Steadfast Love: Cross Logic – Sunday March 10, 2024

What saving are you looking for?


2000 years ago, Christ was an unexpected savior. Not that the people hadn’t been waiting for him. No, they had been waiting with great expectation, but he was not what they, anticipated. A savior, born to a family from an easily looked over town? A family without riches or prominence? A savior who preaches peace and love? A savior who rides into town not on a giant, triumphant steed but on a donkey? No, the people wanted a mighty revolutionary who would fight for them against the Roman oppressors. During the last days of Christ’s life when he was imprisoned, the people had an opportunity to free Christ or a person named Barabbas. The crowd chose Barabbas, the one who had led campaigns against Rome, who had physically fought the empire that occupied them. And while on the cross, the people looked at Christ and said, “You who are going to destroy the temple and build it in three days, save yourself! Come down from the cross, if you are the Son of God…He saved others…but he can’t save himself!” A savior who suffers and dies? Ridiculous. How weak is that? How foolish? 2000 years ago, Christ was an unexpected savior, a foolish savior, and a savior we need.


The section of 1 Corinthians Kevin read highlights a key concept for Paul. In New Testament studies we call it the logic of the cross. It is the message of the cross, the word of the cross, as an ultimate representation of God’s wisdom, values, power, and priorities over the wisdom of the world. A savior who cries, bleeds, preaches peace, suffers, and dies? Seriously? Foolish, when viewed through the values of the world.


But living by the values and wisdom of the world is how we go astray. Back then, the values and wisdom of the world led Rome to conquer and oppress. Might makes right, status and physical strength are power, and driven by the need to have more, more land, more riches, more. And the people wanted a savior who played by those same rules, but God doesn’t. What does Paul write to the church in Corinth, “For God’s foolishness is wiser than human wisdom, and God’s weakness is stronger than human strength.” What appears, through the lens of the world, as weak and foolish, God reveals as true strength and true wisdom. In the cross, God takes an instrument of Roman capital punishment and uses it to show the power of peace and self-extending love.


In fact, over and over and over again in scripture God reveals God’s priorities and values. Choosing Moses to lead the people out of Egypt, Moses who doubted himself and probably had a speech impediment. Choosing David to become king, not the physically strongest or biggest of his brothers but the young boy out tending the sheep. Christ’s teachings. The first shall be last and the last shall be first. Christ’s teachings are filled with great reversals of expectation and upending of typical priorities. Whom did Christ eat with and spend time with? Children, women, outcasts.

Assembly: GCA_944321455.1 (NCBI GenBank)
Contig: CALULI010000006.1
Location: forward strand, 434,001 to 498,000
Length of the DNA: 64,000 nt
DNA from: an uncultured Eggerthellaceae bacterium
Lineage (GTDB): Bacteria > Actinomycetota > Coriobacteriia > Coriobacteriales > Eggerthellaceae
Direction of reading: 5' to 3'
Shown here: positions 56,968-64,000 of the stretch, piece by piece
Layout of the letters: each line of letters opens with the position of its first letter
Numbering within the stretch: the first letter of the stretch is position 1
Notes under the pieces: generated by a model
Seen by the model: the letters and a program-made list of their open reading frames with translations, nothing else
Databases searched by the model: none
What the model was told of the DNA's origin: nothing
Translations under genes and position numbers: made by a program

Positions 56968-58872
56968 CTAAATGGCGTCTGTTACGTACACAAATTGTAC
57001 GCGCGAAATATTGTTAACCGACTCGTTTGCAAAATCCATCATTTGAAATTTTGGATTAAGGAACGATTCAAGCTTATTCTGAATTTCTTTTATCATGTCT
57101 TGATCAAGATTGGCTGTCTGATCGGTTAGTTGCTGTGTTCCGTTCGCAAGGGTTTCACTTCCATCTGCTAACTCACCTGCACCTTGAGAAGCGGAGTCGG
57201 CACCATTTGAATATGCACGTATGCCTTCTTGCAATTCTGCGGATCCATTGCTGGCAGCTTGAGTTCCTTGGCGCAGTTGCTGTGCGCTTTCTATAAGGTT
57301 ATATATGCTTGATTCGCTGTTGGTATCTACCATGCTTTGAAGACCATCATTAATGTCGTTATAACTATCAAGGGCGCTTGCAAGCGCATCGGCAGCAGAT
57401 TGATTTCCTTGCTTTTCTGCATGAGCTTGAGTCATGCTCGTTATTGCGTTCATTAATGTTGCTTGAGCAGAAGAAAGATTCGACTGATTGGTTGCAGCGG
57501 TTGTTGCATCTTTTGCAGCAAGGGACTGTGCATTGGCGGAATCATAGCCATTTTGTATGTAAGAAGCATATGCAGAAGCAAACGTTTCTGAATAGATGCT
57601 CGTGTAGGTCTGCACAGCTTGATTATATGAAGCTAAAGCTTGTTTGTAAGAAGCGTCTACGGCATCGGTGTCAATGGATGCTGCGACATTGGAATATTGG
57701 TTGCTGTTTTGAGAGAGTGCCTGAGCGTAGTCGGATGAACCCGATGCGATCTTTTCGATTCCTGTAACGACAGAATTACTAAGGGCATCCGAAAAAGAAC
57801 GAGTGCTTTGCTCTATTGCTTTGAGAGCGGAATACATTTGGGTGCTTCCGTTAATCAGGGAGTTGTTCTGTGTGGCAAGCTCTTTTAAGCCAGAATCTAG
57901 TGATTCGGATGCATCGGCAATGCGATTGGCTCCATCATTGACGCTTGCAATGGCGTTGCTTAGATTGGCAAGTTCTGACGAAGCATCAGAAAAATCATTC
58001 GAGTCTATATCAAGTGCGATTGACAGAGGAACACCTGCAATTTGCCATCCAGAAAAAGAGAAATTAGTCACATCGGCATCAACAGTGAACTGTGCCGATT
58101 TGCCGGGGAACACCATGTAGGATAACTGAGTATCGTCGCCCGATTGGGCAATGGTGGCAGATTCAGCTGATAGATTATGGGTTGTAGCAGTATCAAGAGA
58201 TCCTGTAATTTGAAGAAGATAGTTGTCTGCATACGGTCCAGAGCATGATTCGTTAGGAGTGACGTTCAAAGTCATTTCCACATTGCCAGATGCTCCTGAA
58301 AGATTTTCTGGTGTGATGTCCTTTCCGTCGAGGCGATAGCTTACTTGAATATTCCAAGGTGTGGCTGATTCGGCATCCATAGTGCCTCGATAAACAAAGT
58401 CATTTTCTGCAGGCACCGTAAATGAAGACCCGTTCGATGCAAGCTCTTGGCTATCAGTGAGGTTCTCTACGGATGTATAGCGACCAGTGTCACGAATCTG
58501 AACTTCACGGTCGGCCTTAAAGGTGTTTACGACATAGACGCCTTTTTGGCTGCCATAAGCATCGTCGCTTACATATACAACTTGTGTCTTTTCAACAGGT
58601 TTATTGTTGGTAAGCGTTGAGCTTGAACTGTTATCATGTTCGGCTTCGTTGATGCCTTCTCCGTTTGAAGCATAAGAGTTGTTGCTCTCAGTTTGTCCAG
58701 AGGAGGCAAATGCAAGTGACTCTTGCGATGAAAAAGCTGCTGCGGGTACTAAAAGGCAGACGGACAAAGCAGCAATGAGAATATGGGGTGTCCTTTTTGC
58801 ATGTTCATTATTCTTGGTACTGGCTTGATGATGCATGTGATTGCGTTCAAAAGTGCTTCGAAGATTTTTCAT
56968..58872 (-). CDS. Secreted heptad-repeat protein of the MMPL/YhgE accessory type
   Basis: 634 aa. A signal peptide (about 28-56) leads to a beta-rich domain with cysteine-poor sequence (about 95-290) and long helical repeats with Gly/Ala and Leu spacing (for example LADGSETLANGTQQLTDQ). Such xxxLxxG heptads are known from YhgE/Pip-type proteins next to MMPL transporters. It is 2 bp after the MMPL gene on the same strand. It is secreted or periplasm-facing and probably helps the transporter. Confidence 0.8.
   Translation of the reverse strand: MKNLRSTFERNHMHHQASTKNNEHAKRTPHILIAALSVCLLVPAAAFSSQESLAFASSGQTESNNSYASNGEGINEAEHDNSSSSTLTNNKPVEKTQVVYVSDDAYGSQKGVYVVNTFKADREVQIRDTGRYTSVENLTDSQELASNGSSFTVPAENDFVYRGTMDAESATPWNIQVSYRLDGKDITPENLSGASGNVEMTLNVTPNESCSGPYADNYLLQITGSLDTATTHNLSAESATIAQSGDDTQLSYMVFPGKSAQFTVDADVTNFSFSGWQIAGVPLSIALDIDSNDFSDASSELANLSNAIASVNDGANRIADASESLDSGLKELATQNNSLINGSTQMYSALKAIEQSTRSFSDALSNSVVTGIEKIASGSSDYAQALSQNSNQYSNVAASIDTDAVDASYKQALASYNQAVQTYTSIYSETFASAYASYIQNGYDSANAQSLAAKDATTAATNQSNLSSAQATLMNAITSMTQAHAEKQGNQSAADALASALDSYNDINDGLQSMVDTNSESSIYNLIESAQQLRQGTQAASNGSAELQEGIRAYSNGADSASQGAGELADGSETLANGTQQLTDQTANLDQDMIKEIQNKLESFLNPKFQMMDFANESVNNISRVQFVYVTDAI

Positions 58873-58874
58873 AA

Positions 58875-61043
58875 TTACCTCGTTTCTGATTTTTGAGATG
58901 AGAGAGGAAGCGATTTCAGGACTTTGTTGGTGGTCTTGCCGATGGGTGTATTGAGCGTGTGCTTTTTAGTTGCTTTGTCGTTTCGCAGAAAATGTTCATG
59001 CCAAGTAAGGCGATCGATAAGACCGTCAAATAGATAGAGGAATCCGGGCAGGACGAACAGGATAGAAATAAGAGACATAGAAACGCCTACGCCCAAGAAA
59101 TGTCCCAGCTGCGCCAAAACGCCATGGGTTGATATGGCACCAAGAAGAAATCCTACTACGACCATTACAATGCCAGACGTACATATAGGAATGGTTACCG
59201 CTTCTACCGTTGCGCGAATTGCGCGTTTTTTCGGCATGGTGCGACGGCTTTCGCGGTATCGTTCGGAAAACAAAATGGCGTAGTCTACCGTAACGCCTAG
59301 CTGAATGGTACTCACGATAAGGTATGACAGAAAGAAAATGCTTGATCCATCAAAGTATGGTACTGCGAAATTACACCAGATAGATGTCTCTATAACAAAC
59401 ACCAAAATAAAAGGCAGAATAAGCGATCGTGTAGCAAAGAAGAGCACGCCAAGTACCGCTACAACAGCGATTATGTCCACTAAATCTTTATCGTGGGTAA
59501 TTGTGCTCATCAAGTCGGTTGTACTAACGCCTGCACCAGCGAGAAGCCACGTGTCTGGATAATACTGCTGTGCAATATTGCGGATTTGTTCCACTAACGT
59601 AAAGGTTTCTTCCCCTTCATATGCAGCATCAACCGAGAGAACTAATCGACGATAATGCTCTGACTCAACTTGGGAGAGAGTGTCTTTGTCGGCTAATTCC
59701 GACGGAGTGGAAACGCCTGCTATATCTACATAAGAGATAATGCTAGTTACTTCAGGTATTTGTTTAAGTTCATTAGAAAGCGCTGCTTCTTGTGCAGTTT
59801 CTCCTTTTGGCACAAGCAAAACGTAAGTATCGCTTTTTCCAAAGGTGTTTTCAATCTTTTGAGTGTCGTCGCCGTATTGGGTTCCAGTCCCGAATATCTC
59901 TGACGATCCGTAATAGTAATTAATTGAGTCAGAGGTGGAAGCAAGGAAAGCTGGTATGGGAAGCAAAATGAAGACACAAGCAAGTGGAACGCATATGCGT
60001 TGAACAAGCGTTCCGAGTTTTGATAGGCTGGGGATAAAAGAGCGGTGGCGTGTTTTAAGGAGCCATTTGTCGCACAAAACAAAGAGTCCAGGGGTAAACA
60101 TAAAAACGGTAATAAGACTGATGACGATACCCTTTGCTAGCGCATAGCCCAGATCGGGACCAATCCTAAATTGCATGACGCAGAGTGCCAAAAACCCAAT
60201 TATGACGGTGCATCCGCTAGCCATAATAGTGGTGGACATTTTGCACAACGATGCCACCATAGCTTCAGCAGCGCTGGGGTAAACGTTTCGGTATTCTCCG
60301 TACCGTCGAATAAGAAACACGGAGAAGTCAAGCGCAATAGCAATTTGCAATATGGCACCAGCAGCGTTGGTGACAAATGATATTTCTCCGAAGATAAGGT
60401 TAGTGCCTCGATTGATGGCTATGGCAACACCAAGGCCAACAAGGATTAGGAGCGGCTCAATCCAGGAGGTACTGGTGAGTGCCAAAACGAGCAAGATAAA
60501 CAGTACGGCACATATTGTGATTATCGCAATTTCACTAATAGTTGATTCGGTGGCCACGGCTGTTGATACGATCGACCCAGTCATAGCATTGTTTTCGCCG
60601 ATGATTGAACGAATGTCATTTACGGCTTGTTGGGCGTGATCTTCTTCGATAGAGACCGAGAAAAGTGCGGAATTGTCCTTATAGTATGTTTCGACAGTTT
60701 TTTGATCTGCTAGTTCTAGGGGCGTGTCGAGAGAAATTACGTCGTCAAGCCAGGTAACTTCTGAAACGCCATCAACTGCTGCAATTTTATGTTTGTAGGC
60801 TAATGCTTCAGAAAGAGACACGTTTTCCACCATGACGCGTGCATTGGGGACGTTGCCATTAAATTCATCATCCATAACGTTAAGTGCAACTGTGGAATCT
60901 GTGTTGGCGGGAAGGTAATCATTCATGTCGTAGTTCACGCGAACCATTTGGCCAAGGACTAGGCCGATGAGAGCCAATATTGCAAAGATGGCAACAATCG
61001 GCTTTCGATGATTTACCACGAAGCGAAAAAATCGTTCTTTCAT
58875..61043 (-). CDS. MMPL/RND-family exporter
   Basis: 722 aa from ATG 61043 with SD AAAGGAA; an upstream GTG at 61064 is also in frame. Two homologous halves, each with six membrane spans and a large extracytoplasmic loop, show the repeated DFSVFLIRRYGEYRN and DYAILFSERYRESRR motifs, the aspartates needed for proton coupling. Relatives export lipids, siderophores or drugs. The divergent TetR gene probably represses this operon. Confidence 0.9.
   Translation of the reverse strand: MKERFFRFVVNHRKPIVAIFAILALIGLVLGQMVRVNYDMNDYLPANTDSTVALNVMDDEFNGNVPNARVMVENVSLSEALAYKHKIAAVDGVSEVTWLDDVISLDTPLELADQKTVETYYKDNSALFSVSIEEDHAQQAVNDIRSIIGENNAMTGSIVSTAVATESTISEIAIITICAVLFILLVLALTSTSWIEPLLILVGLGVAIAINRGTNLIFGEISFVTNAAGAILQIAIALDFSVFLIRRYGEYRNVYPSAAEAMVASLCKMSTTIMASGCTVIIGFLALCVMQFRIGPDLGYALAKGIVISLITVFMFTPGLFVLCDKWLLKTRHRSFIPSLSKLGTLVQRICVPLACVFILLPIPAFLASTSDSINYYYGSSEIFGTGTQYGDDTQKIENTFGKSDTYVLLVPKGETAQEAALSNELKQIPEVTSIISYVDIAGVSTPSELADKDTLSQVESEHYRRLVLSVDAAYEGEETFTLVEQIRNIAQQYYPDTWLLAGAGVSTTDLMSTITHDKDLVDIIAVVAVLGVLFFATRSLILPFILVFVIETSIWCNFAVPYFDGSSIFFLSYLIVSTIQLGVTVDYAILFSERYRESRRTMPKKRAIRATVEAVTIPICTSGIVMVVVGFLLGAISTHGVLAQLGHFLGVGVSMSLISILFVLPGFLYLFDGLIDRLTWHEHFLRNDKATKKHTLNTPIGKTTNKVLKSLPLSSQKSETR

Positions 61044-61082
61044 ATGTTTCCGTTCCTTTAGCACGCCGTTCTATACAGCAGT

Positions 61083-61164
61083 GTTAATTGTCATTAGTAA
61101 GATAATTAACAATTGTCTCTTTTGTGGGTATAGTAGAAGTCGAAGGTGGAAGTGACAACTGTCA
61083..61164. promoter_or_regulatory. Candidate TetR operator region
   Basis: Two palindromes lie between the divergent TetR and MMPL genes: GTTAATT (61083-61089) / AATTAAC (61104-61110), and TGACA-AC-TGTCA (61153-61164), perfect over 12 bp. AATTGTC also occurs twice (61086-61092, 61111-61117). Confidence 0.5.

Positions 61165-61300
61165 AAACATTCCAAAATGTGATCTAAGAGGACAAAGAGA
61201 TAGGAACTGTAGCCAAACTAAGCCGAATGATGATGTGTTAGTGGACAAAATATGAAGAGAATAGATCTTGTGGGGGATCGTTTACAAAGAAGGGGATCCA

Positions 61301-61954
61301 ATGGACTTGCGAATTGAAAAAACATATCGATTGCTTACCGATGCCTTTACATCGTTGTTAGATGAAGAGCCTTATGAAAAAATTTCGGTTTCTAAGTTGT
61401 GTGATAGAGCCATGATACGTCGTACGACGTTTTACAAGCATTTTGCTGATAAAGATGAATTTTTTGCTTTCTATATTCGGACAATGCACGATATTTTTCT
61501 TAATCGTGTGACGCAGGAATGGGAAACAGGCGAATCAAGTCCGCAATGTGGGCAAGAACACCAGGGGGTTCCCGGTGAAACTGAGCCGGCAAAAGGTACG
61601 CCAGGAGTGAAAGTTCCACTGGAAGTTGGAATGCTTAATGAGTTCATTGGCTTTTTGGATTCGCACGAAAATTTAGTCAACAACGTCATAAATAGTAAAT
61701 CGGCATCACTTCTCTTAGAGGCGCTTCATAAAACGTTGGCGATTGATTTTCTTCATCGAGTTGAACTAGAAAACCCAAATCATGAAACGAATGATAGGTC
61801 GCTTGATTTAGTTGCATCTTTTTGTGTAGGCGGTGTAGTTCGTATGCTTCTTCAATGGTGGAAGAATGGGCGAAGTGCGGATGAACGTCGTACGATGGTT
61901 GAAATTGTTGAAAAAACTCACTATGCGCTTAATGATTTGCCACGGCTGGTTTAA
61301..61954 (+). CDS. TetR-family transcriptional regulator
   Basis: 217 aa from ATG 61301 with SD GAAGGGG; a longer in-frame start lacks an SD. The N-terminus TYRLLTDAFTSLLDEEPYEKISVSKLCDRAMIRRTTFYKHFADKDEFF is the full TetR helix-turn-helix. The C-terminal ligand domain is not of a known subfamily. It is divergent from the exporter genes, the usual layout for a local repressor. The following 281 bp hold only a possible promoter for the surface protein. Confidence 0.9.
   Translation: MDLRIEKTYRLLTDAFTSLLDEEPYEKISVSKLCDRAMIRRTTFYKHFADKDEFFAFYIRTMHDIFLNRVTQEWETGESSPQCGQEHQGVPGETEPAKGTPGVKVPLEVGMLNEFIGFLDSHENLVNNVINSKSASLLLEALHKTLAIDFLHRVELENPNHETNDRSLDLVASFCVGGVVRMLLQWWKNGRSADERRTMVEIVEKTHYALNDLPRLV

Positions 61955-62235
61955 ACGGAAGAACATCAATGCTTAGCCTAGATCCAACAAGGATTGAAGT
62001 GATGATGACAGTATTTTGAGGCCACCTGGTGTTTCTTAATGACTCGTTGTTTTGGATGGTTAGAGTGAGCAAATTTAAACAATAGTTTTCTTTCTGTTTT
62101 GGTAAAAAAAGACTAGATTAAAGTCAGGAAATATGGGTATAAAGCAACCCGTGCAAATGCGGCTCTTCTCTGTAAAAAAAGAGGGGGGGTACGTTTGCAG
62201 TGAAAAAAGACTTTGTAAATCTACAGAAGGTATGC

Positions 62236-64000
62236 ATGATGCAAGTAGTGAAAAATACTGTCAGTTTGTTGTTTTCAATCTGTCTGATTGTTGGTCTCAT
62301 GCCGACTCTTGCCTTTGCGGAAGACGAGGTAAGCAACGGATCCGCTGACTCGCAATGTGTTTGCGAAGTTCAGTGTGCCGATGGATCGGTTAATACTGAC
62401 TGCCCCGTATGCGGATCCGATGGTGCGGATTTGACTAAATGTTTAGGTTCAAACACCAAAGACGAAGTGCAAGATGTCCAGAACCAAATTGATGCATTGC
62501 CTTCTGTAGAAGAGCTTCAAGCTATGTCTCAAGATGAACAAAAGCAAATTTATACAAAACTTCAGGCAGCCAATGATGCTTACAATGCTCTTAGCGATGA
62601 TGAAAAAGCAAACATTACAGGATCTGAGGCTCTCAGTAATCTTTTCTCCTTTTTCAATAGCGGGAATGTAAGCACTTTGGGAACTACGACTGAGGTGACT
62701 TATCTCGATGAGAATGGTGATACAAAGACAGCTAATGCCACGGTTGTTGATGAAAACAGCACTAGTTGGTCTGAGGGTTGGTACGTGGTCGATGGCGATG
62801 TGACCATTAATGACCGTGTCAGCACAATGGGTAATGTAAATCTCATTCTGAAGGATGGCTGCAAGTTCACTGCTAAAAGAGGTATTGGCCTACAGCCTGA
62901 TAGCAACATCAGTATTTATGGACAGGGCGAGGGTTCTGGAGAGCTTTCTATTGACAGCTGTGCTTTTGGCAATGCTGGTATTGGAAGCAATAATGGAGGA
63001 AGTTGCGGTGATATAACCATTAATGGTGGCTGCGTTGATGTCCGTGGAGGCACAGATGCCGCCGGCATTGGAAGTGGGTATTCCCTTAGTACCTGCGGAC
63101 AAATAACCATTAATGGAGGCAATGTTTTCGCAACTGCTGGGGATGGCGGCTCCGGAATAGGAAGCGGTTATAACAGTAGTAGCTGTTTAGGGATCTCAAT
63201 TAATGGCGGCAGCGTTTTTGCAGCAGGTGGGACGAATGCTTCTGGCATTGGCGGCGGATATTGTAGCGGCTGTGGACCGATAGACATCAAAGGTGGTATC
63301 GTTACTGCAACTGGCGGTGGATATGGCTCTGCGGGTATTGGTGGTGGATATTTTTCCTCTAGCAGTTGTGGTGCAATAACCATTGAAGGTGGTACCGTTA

In his letter to the church in Galatia, Paul wrote about the fruit of the spirit. Things born into our life through the Holy Spirit. Those things are love, joy, peace, patience, kindness, generosity, faithfulness, 23 gentleness, and self-control. They are not status, physical strength, fame, riches, and titles. Those latter things are power as defined by the world. God’s values? God’s power? God’s wisdom? love, joy, peace, patience, kindness, generosity, faithfulness, gentleness, self-control, self-extending love. That is the wisdom of God. That is the proclamation of the cross.


So, what saving are you looking for? Are you looking for a knight on a horse to come in and upend your life, to sweep you away? Are you looking for solutions and rescue in status, money, work, your kids or grandkids successes? We’ve all been there. And those solutions, looking for salvation in those places, may feel good and work for a little while, but they don’t last. What has transformed my life the most has been slow and steady things like peace and patience, loving myself, serving others, gratefulness, and joy. What has impacted my life the most, are things anchored not in the wisdom and power of this world but in God’s values, God’s wisdom, God’s power. You know, we’re not so different from the people 2000 years ago. Christ may not offer us the saving we expect, but he sure does offer us the saving we need. Amen.

Copyright © 2024 | My Music Band by Catch Themes